# Help on special relativity

1. Aug 7, 2007

### Oerg

Ok, let's imagine an observer on the ground, he witnesses a large spacecraft flying pass him relatively at 3 x 10^5m/s.

Now let's imagine he saw through a large window, an alien shining a torch across the window in the spacecraft.

By Einstein's second postulate on special relativity, we expect that the observer will see the light moving across the spacecraft at c.

By considering the lorentz's factor, the spacecraft now appears to be travelling at 299999.7m/s to my observer.

With respect to the observer, the alien still sees his light beam travelling at c. But to the observer, although the spacecraft appears to be travelling at a slower velocity than its actual velocity, it still doesn't account for the discrepancy between the 2 time frames! Someone please help me on understanding this concept!

2. Aug 7, 2007

### neutrino

How, exactly? You just said the spacecraft's velocity with respect to the observer was 300,000 m/s. And relative velocities don't change like that unless acceleration is involved.

Both observer and alien (in spacecraft) see the light travelling at c.

3. Aug 7, 2007

### Oerg

well, i factored in the length contraction and the time dilation, is there something wrong with it?

4. Aug 7, 2007

### neutrino

What exactly is the question? Relative velocity doesn't change between inertial frames. (Ground observer sees spacecraft move with speed v to the right, alien sees ground observer move to its right at speed v)

I'm not sure where/why you applied length contraction and time-dilation. If it's a text book question, post it as it is in the book. If it's your own, then please describe it more clearly.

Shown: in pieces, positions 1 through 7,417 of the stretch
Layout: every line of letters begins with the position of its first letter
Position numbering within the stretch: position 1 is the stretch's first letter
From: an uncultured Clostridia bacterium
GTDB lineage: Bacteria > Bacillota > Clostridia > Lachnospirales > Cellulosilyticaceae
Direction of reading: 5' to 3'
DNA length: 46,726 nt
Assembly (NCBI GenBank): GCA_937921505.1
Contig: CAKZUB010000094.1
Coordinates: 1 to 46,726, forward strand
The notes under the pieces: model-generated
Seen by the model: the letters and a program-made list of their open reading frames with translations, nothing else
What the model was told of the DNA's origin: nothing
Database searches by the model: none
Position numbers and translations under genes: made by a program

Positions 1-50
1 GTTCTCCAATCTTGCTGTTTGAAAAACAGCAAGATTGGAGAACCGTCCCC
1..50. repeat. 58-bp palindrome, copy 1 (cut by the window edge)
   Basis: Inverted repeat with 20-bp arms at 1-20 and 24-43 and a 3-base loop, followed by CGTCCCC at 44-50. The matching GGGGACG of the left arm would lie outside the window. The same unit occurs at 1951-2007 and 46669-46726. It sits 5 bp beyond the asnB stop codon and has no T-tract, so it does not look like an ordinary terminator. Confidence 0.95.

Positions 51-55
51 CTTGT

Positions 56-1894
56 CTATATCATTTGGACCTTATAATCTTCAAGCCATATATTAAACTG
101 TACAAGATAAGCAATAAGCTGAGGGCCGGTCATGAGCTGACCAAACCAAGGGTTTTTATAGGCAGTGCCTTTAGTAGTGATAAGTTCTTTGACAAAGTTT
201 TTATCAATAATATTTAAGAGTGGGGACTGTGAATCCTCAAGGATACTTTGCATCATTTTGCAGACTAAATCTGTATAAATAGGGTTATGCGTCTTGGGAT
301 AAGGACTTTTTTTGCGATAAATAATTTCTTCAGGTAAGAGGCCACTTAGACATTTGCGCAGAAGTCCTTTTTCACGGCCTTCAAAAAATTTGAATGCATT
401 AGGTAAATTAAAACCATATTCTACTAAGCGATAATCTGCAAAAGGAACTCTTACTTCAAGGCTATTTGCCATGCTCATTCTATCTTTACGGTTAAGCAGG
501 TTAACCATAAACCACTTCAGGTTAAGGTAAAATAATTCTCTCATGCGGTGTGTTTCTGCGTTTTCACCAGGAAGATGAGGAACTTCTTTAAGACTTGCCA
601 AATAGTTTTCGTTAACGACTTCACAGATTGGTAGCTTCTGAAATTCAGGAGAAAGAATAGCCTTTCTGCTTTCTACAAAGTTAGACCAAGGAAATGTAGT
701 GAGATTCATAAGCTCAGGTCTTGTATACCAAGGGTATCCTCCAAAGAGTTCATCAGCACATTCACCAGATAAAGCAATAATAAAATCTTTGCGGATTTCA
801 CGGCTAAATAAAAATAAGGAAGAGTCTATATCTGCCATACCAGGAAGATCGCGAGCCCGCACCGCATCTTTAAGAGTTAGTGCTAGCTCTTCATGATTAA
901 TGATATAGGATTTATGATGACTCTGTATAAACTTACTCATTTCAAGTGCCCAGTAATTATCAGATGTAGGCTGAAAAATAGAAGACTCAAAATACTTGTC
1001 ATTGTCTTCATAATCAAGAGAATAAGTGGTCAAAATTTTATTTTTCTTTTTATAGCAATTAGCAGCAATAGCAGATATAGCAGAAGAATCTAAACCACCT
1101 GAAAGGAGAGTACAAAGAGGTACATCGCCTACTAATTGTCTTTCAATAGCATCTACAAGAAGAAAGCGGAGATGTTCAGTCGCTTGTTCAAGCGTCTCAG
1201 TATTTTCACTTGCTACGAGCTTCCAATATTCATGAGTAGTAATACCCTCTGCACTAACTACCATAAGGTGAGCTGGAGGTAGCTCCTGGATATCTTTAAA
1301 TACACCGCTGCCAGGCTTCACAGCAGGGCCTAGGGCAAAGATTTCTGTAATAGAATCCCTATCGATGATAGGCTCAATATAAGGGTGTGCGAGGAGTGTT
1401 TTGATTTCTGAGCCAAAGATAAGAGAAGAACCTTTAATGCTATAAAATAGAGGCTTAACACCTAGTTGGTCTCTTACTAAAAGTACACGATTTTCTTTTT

5. Aug 7, 2007

### Oerg

dont time dilation and length contraction apply to moving objects?

6. Aug 7, 2007

### neutrino

Yes, they do. But I don't see how they would affect relative velocity.

7. Aug 7, 2007

### Oerg

oh... so if time dilation and length contraction apply to moving objects, is there no frame of reference that would be able to observe this phenomenon?

8. Aug 7, 2007

### Gokul43201

Staff Emeritus
Before we can go anywhere with this, you need to properly define the event(s) in question. If this is from a book, please quote the book verbatim. You are making too many vague, unspecific statements to have a meaningful discussion.

9. Aug 7, 2007

### Oerg

i thought up this question because i simply dont understand special relativity...
Ive read texts but they dont seem to provide a satisfactory understanding of the theory to me.

I was dreaming about how an observer would see that the light travelling in a spacecraft would be a constant as that outside the spacecraft when the spacecraft is moving at a high speed for the effects of time dilation to be of any significance. Even yet, he would still see the spacecraft moving, so is it not true that the spacecraft should be totally still so as to view the speed of light as a constant? What is wrong with my way of thought!! I seriously need some help over here sorry if i sound confusing.

10. Aug 9, 2007